So it’s tempting to accuse platforms like Spotify or Youtube of treating amazing songs or albums like they’re only worth a single-digit percentage of what they used to be worth, but it’s not true. What these companies are actually proposing is for record labels and artists to take a short-term hit so they can capitalize a long-term music revolution. For example: an artist may only make negligible revenue on a per-stream basis for each track today, but imagine 10 years from now if everyone in the world was hooked up to a streaming service? What would the business ecosystem be around that? Aside from much more valuable, targeted ad products to make money from, that could mean infinitely more exposure and opportunities to sell merchandise and other services.

The potential downside is that the Katy Perrys of the world might make less cash for their labels. Emphasis on “might” and “for their labels.” But for all the money that doesn’t make rich people richer, there will be much more money to go around to the little guys who make great music, too, and who can never get any exposure under the current system. It is a myth that no one pays for music. Everyone will always love music, and the vast majority of consumers will willing open their wallets if you give them a compelling reason to do so.

If you’re dubious, check out what TLC did, or some of the indie labels that have cropped up around the world and who are making single-digit millions, instead of tens of millions, on super-popular albums by distributing them on Youtube and shopping their artists around for tours and live shows. I know of several in Brazil that actually GIVE THEIR CDS AWAY at concerts as promotional gifts. They sell their tracks on iTunes, and do make some cash from that, but while their core product is music the vast majority of their revenue is from everything surrounding the  music, not mp3s themselves.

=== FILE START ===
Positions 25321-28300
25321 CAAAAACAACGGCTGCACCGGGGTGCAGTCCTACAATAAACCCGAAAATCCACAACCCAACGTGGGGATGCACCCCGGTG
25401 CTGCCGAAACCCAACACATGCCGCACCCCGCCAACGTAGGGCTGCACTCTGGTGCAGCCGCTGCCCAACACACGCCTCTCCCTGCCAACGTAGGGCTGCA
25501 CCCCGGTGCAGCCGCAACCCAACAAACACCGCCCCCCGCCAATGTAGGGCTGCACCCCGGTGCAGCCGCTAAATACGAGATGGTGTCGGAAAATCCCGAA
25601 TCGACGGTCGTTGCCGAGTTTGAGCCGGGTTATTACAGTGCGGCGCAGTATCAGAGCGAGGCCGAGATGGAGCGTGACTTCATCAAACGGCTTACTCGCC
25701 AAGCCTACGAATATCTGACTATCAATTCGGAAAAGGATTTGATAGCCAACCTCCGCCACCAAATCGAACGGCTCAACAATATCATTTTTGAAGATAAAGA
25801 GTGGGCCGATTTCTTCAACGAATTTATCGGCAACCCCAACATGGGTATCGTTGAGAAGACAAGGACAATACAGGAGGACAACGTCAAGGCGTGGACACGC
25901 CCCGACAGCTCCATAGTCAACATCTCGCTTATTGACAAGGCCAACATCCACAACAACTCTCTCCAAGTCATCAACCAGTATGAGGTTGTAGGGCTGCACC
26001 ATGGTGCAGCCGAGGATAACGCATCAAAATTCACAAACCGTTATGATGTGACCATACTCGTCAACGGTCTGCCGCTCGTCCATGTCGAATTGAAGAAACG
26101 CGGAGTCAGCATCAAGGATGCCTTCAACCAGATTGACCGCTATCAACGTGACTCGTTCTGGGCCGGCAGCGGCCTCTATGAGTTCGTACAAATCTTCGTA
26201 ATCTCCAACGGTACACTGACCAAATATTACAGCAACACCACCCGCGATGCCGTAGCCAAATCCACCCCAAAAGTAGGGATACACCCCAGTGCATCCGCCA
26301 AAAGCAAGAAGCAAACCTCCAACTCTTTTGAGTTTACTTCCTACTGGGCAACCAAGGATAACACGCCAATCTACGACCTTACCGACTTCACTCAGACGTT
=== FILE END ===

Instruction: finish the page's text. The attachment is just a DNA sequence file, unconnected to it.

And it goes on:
These guys are so good at promoting themselves on social media (that is the core of their business) that people basically have their music videos playing on repeat on Youtube, and they get paid for ever single of those millions and millions of plays. They know people will always love music, and will always support artists and buy merchandise in some form or another, but they have embraced the new reality that record labels may not make billions and billions of dollars, and can still be very profitable. They just have to keep putting out great music.

And isn’t that what we all want?


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I'm a 30-something multimedia creator from New York. I do videos on Youtube centered on open discussion and co-mentorship. Once a month, I host a Q&A with inspiring people from entrepreneurs to athletes and more on The itsme Podcast. Be warned: I can be opinionated. But it's all love! Please follow and subscribe, it would mean a lot! :)